September 30, 2002

Water as Business Taps Into Fears

Environment: Concern over possession of a natural resource as a commodity and the possibility of firms' taking treatment shortcuts hamper deals.

by Michael A. Hiltzik
Los Angeles Times

The apparent breakdown of a deal between private Cadiz Inc. and the public Metropolitan Water District to build a $150-million water storage facility in the Mojave Desert raises an issue that may become more relevant to the state's water future: What role is there for private enterprise in supplying water to the California public?

The question evokes fears of the kind of corporate profiteering and market manipulation alleged in the wake of energy deregulation in the state. If anything, privatizing water may be an even more sensitive issue, given its stature as a natural resource essential for physical, as well as economic, health.

In part because of the dangers of cutting corners on water treatment and system maintenance, public-interest advocates have long been wary of efforts to turn over public water supplies or systems to private enterprise.

"One of the things we learned in the energy deregulation debacle is not to give private companies a free hand in the management of a natural resource," said Peter H. Gleick, president of Oakland-based Pacific Institute for Studies in Development, Environment, and Security and coauthor of a study critical of global water privatization. "Water is too important to be left solely in private hands."

Still, many private entities are active in the water trade throughout the state--and some are planning to become more deeply involved.

Among them are owners of water rights in the river-rich north who deliver supplies to the parched south. Others are small-scale farmers who agree to fallow acreage during droughts in order to divert irrigation water to cities and suburbs. And some view the state's geographic imbalance of supply and demand as a long-term commercial opportunity.

In the Sacramento-San Joaquin Delta, for example, a real estate venture between two life insurance companies--Zurich Financial Services and Kemper Insurance Cos.--is proposing to build reservoirs on two marshy islands to hold surplus floodwater for release during dry periods. Layne Christensen Co., a Mission Woods, Kan.-based mineral, energy and water company, is expanding water storage facilities in Kern County that already are under contract to provide dry-year supply to the MWD.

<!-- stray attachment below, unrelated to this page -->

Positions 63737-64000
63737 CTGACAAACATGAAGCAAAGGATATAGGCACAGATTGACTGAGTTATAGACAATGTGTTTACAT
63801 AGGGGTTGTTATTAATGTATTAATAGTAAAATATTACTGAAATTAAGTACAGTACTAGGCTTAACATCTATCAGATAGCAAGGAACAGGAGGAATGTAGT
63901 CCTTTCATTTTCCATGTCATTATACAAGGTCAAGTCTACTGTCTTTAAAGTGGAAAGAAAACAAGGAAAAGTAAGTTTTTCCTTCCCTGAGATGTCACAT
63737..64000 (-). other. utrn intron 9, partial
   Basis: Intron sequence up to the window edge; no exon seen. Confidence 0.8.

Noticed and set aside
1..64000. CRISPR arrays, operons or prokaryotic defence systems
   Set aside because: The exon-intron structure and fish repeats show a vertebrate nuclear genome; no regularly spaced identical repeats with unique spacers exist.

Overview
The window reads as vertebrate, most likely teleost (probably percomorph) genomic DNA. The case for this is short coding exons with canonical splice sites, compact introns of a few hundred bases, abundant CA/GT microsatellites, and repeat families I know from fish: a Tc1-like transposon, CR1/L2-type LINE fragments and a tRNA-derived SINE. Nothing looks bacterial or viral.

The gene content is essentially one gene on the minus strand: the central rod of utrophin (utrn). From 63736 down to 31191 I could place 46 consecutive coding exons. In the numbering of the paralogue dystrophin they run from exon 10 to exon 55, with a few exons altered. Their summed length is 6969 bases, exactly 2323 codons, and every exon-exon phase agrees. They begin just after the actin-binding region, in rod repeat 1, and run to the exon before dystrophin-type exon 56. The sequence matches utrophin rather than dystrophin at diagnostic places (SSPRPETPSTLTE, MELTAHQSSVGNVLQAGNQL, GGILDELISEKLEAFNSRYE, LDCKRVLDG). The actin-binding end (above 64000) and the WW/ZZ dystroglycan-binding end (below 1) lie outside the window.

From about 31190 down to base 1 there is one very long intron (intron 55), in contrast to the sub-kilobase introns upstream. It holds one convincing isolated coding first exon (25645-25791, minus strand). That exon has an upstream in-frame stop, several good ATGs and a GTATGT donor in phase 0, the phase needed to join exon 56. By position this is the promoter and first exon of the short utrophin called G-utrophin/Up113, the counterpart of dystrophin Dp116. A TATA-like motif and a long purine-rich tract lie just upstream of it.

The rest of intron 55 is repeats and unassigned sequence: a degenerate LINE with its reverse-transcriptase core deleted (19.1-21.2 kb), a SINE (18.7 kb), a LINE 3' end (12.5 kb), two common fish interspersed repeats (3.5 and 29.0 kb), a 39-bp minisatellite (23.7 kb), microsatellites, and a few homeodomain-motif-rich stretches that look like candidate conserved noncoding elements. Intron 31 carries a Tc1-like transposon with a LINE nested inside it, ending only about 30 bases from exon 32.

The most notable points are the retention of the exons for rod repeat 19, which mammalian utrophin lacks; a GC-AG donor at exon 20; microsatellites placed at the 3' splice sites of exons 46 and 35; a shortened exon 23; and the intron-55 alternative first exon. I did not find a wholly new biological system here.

But many other private entities have been lured by visions of riches to be made in the business of moving around water supplies within the state--only to be crushed in a bureaucratic and political wringer.

"A lot of companies trying to move water across the delta have not been successful because it's complicated," said Jerry Johns, water transfer chief for the California Resources Agency. "It requires a lot of overhead. The physical issues are hard. Water rights are complicated. If your business plan is moving water from north to south, you should be prepared to spend a lot of time working out how that's done."

As a commodity, water is protected by a shield of regulation, tradition and emotion that can turn even the determination of who owns the right to use water under what conditions into a forbiddingly complex task. These complexities have blindsided some of the country's most sophisticated private investors, leading to some spectacular missteps in recent California history.

In the mid-1990s, the wealthy Bass brothers of Texas bought up 30,000 acres of farmland in the Imperial Valley, hoping to profit from the spread between the $12.50-per-acre-foot price they paid for Colorado River water as farmers and the $250 that San Diego would pay them to divert it as urban supply. Too late, the Bass family discovered that the water rights did not belong to them as landowners but in trust to the Imperial Irrigation District, which opposed the Bass sale. (The Bass family still made a profit in the Imperial Valley. Meanwhile, the district moved to strike its own deal--still under negotiation--with San Diego.)

Three years ago Azurix, a water-trading subsidiary of Enron Corp., paid $31 million for a 13,000-acre ranch in Madera County, in the heart of the San Joaquin Valley farming region. The idea was to allow customers to store as much as 400,000 acre-feet of water in an aquifer under the ranch, extracting it in dry periods as needed. Local farmers viewed the proposal as a pretext for stealing their natural water supply. (An acre-foot is about 325,000 gallons--enough water to meet the needs of two average households for a year.)

"The Azurix project was perceived as a threat, as a means of taking our water and sending it away to the highest bidder," recalled Kole Upton, a pistachio and almond farmer who headed a local water users' group opposed to the project. The Madera County Board of Supervisors eventually passed an ordinance requiring their consent to any water transfers out of the district. Azurix later disintegrated in the Enron bankruptcy. A unit of Layne Christensen has since taken over the property.